Who Gets In: What's Wrong with Canada's Immigration Program—and How to Fix It
Contains Bibliography, Index
Clint MacNeil teaches history, geography, and world religion at St.
Charles College in Sudbury, Ontario.
At the turn of the century, Canada, under the direction of the minister
of the interior, Clifford Sifton, had a very selective immigration
program that called for stalwart peasants in sheepskin coats and could
be considered discriminatory. In contrast, Daniel Stoffman presents a
current portrait of a corrupt and mismanaged system in which immigrants
are allowed to flood Canada’s borders and place a considerable strain
on our social system, economy, and national security. Increasing the
number of immigrants into Canada is not in the best interest of the
nation as a whole.
Stoffman is a proponent of effectively managed immigration that
benefits Canadian society as a whole. He asserts that skilled immigrants
and genuine refugees should without question be allowed to make Canada
their home. What has happened in recent decades is that the system has
been thoroughly eroded by politicians who want their votes, big business
that wants lower inflation rates, and special-interest groups that have
built careers around feeding off the system through the resources they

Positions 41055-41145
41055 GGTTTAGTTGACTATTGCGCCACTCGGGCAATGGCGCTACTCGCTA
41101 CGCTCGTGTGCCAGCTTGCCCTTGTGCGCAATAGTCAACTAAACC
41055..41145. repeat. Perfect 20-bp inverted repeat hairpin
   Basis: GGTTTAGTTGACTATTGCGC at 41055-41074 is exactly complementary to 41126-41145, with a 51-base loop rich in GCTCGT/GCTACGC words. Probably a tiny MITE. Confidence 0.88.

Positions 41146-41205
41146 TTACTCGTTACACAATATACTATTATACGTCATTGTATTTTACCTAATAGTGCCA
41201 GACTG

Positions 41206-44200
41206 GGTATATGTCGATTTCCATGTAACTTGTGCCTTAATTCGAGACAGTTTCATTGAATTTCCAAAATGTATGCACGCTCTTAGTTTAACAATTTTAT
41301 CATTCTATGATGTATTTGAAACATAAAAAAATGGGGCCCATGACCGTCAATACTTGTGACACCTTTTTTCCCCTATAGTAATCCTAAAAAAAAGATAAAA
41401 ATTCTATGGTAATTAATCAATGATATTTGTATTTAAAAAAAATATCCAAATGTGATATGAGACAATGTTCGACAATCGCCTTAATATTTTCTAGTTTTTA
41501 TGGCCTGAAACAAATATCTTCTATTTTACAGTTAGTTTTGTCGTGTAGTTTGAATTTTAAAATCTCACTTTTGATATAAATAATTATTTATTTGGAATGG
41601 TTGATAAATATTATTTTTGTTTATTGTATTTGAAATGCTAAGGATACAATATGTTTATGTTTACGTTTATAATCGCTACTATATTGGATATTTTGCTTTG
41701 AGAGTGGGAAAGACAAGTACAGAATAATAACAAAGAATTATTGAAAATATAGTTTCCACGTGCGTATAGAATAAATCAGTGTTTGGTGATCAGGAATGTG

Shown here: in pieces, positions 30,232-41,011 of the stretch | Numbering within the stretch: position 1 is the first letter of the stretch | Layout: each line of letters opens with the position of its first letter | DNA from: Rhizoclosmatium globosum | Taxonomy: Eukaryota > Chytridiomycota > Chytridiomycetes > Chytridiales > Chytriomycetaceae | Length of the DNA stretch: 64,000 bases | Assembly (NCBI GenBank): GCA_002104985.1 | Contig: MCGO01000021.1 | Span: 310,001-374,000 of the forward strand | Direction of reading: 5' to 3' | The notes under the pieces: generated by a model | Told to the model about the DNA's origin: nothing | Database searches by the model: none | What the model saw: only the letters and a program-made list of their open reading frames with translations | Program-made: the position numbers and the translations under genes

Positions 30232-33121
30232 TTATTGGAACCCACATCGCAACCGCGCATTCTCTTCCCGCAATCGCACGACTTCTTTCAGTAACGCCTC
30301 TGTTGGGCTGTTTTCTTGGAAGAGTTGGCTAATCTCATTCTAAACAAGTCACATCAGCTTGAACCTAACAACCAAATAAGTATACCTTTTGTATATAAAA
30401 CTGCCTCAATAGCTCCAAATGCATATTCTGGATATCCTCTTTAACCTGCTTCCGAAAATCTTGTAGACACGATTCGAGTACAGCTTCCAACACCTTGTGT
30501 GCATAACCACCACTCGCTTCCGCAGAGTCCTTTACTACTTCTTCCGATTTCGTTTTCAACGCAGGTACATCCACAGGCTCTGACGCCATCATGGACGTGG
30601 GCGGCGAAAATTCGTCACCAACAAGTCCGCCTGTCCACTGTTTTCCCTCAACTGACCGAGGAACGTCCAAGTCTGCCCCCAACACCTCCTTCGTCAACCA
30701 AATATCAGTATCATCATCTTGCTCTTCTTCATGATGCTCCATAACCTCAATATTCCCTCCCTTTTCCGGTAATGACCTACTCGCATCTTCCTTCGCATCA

provide to newly made citizens. Consequently, hundreds of thousands of
unskilled immigrants who claim to be refugees slip into the country and,
in many cases, disappear without a trace. As a result, Canada has lost
track of approximately 28,000 illegal citizens. Word of Canada’s
careless immigration screening process, generous welfare, and the free
services it provides “refugees” has reached the furthest parts of
Africa and Asia and has attracted some shady clientele. Numerous
terrorist groups, including al-Qaeda, Triads, Tamils, Big Circle, IRA,
and Sikh extremists, have made Canada their base from which to continue
Stoffman courageously tackles this politically charged and sensitive
issue. He debunks two transcendent immigration myths: increased
immigration strengthens the economy and counters an aging population.
Both are rooted in fear and are used to frighten Canadians into
acquiescing to the demands of the political and business sectors.
Stoffman’s honest and insightful analysis challenges conventional
wisdom on the subject and offers solutions that could revitalize a
distressingly flawed immigration system.